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post #1 of 3 Old 10-15-2007 Thread Starter
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Another Propane Question

We have on board a Dickinson P12000 propane heater.
We had it installed when we first purchased the boat.
It has never given us any trouble and has been great for keeping the main salon nice and cozy on a chilly spring are fall weekend.
We love it. It has always worked great.

This past weekend it was necessary to operate it.
It would lite fine, but after about an hour or so, the flame would slowly die out to nothing. My tank was filled recently, so I am sure I had plenty of fuel.

I would turn off the gas valve, wait a few minutes, than turn the gas valve back on, and relight it. Again it would burn and put out heat for a time than slowly die out.

I thought perhaps that it was not getting oxygen.

The flue is two pieces. An outer chamber brings air in from the outside to prevent depleting the oxygen from inside the cabin, while the inner lining exhausts. I took the flue apart to see if it had a blockage and found none.

We went to bed Saturday night a little disappointed. The next day Sunday, I was making breakfast on the stove. While I was cooking the flame slowly started to dissipate.

Now I checked the tank and switched over to a brand new filled tank and I got the same results.

I checked the fittings in the locker with the soap and water test and found no leaks. There is pressure in the system according to the pressure gauge on the tank. There is no smell of propane anywhere in the cabin (I don't think there are any leaks).

I am a bit puzzled, but my next thoughts are to check
a) The regulator and
b) The solenoid

I don't think it would the solenoid because I would think that it would be either open or closed. Not slowly closing or part way open. That doesn't make sense to me.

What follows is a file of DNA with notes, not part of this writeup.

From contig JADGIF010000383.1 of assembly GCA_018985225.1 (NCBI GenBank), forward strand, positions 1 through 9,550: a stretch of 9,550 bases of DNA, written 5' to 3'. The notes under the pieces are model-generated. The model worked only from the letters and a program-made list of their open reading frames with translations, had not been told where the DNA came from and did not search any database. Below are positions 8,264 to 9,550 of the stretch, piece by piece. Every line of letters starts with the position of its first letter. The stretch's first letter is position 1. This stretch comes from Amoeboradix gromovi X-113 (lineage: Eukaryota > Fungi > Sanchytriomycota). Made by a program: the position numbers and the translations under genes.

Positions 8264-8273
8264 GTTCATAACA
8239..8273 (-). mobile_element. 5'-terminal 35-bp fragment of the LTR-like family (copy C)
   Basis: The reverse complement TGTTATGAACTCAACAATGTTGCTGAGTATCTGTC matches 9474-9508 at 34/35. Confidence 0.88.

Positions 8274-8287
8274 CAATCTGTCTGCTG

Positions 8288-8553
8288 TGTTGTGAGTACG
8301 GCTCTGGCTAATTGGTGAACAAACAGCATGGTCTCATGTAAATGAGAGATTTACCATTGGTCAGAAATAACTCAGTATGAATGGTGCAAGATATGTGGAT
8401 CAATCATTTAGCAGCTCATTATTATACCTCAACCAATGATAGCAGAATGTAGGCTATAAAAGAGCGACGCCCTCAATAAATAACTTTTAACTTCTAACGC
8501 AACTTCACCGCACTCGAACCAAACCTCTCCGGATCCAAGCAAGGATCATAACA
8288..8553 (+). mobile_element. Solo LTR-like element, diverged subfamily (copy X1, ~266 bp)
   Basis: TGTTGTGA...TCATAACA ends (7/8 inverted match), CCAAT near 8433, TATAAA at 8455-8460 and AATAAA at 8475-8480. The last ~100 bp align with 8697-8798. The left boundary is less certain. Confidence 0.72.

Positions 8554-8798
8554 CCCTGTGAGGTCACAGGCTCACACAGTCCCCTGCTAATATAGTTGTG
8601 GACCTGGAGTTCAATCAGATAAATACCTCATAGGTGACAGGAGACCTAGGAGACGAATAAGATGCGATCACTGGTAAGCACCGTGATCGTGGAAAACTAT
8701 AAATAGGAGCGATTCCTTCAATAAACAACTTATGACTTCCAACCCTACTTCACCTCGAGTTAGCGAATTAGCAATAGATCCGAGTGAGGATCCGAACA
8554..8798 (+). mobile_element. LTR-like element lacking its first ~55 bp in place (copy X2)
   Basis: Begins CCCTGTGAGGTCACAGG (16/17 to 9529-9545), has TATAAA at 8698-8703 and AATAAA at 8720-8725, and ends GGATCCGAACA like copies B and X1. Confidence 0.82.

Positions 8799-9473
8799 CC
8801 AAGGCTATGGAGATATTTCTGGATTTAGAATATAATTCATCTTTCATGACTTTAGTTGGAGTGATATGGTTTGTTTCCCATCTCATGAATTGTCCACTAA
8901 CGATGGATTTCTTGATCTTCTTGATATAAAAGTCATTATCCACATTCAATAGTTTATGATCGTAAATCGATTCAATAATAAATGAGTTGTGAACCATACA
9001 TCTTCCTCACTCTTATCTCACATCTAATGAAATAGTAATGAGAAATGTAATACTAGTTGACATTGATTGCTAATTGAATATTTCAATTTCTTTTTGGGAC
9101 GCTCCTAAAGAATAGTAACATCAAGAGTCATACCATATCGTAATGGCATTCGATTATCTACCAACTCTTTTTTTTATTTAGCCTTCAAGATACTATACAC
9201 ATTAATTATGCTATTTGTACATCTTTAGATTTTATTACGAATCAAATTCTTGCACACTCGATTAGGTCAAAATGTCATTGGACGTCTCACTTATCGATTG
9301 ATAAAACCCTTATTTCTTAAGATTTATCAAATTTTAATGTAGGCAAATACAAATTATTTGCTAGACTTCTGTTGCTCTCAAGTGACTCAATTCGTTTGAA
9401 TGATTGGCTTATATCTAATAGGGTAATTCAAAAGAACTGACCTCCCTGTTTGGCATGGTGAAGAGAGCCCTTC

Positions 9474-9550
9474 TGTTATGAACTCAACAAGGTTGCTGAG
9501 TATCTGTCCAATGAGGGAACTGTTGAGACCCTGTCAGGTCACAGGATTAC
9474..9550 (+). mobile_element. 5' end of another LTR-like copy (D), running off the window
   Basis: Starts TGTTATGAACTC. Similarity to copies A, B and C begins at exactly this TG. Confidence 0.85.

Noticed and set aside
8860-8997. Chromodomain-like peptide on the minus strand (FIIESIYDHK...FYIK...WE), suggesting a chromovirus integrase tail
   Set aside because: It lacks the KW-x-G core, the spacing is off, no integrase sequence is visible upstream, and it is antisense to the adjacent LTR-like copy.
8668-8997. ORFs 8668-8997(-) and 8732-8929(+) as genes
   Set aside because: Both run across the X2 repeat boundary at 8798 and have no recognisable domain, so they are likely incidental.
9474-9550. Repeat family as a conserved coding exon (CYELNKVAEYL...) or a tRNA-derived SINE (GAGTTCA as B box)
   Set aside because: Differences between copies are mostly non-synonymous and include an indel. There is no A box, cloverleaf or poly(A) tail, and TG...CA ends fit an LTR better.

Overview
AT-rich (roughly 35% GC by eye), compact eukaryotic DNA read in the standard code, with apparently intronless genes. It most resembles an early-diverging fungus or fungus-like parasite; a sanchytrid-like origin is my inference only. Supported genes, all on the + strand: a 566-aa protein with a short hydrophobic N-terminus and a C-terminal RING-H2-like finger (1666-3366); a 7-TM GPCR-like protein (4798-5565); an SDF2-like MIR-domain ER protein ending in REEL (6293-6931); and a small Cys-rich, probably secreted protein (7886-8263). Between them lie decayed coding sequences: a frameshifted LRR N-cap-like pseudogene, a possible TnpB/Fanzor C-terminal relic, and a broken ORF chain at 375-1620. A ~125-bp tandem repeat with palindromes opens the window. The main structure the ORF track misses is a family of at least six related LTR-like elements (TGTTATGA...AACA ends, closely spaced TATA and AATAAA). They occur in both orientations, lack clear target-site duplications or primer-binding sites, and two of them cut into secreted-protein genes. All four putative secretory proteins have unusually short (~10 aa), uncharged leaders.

Both the heater and stove worked fine, than the flames slowly die out.
Not on one minute than off the next, and there does not appear to be any propane leaks. (If we had a leak, I don't think I would be typing this right now, I lit and re-lit both appliances lots of times.)

What does the panel think?
Could I have a bad regulator?
A bad solenoid?
What should I check next?

Courtney is My Hero

If a man is to be obsessed by something, I suppose a boat is as good as anything, perhaps a bit better than most - E.B. White

Last edited by sailortjk1; 10-15-2007 at 10:52 AM.
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post #2 of 3 Old 10-15-2007
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The symptoms you describe are indicative of a failed solenoid valve. I have had exactly the same problem occur. I wasted money replacing the pressure regulator to no avail. Swapping out the solenoid cured it. That's where I'd begin. Just get a new one, don't try to fix it.
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post #3 of 3 Old 10-15-2007
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There are two essentials necessary for maintaining a flame - oxygen & fuel. Since, you've obviously had adequate oxygen to survive the night, the fuel cylinder is full, a innoperable solenoid should not allow any fuel through, and this problem occurs with both your heater and gas stove, I would suspect the problem can be isolated to either a faulty regulator or cylinder valve.

My next course of action would be to bring the valve/regulator to a local propane equipment retailer/supplier for testing. This would at least isolate or illiminate this as the problem source.

Edit - just read John's account. I had replaced my solenoid last season, but there wasn't any pilot flame as a symptom. Replacing it fixed my problem as well though.

True Blue . . .
sold the Nauticat

Last edited by TrueBlue; 10-15-2007 at 11:41 AM. Reason: Additional info
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